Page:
TIANQI 1621 – 1627 Transitional Porcelain

A Late Ming Porcelain Dish Made for the Japanese Market, Tianqi Period 1621-1627. Decorated in Blue and White with a Scholar Seated on a Stool Playing a Pipa (a Four Stringed Lute). The Base with a Four-Character Seal Mark Fu Gui Jieqi (High Quality Vessel for the Rich and Honourable).


Very good, the rim has minor Mushikui (insect-nibbled) fritting. The dish is warped and there our kiln spots at about 12 o'clock.
Diameter : 15 cm (6 inches)
Stock number
For a Tianqi porcelain dish of this pattern see : The Peony Pavilion Collection : Chinese Tea Ceramics for Japan (c.1580-1650). Christie`s London 12th June 1989 lot 301. For another Tianqi porcelain dish of this design see : A Celebrated Oriental Collection, Christie`s London, November 27, 1967, lot 45.



Ming Porcelain for Japan :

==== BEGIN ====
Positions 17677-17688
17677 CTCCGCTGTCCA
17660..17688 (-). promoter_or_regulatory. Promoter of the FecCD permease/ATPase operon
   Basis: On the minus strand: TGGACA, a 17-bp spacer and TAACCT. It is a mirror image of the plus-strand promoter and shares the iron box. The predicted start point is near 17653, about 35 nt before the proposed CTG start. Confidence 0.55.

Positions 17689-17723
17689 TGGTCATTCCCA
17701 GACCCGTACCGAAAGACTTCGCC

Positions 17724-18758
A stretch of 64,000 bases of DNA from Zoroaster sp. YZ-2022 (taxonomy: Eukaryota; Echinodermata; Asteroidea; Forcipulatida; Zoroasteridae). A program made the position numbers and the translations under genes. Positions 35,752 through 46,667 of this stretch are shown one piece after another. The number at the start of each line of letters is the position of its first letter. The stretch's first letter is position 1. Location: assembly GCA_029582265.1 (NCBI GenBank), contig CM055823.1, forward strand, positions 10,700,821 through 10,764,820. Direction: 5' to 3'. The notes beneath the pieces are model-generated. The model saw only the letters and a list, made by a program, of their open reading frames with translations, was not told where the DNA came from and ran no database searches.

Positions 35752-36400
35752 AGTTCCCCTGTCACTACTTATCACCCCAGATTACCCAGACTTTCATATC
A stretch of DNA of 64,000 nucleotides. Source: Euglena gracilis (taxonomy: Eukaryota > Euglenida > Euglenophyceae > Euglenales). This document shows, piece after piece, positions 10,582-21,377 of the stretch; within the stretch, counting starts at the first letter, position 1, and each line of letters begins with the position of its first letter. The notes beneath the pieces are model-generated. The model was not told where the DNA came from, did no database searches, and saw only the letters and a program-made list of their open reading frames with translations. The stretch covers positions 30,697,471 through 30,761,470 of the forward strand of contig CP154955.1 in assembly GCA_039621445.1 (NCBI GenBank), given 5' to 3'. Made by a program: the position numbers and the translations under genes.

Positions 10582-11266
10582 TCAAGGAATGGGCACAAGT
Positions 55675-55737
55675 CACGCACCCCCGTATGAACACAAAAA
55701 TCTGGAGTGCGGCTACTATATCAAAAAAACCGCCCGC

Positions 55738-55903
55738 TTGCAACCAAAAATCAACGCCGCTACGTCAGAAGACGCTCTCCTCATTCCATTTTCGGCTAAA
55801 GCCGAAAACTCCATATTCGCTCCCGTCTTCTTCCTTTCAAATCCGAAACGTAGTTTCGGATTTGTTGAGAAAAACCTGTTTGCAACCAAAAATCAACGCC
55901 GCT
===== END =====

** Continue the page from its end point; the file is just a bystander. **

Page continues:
During the late Ming Period the Chinese made a large among of porcelain for the Japanese market, it was made from the Wanli period (1573-1620) and ended in the Chongzhen period (1628-1644), the main period of production being the 1620`2 and 1630`s. The porcelain objects produced were made especially for the Japanese market, both the shapes and the designs were tailored to Japanese taste, the production process too allowed for Japanese aesthetics to be included in the finished object. Its seams firing faults were added, repaired tears in the leather-hard body were too frequent to not, in some cases, be deliberate. These imperfections as well as the fritting Mushikui (insect-nibbled) rims and kiln grit on the footrims all added to the Japanese aesthetic. The shapes created were often expressly made for the Japanese tea ceremony meal, the Kaiseki, small dishes for serving food at the tea ceremony are the most commonly encountered form. Designs, presumably taken from Japanese drawings sent to China, are very varied, often using large amount of the white porcelain contrasting well with the asymmetry of the design.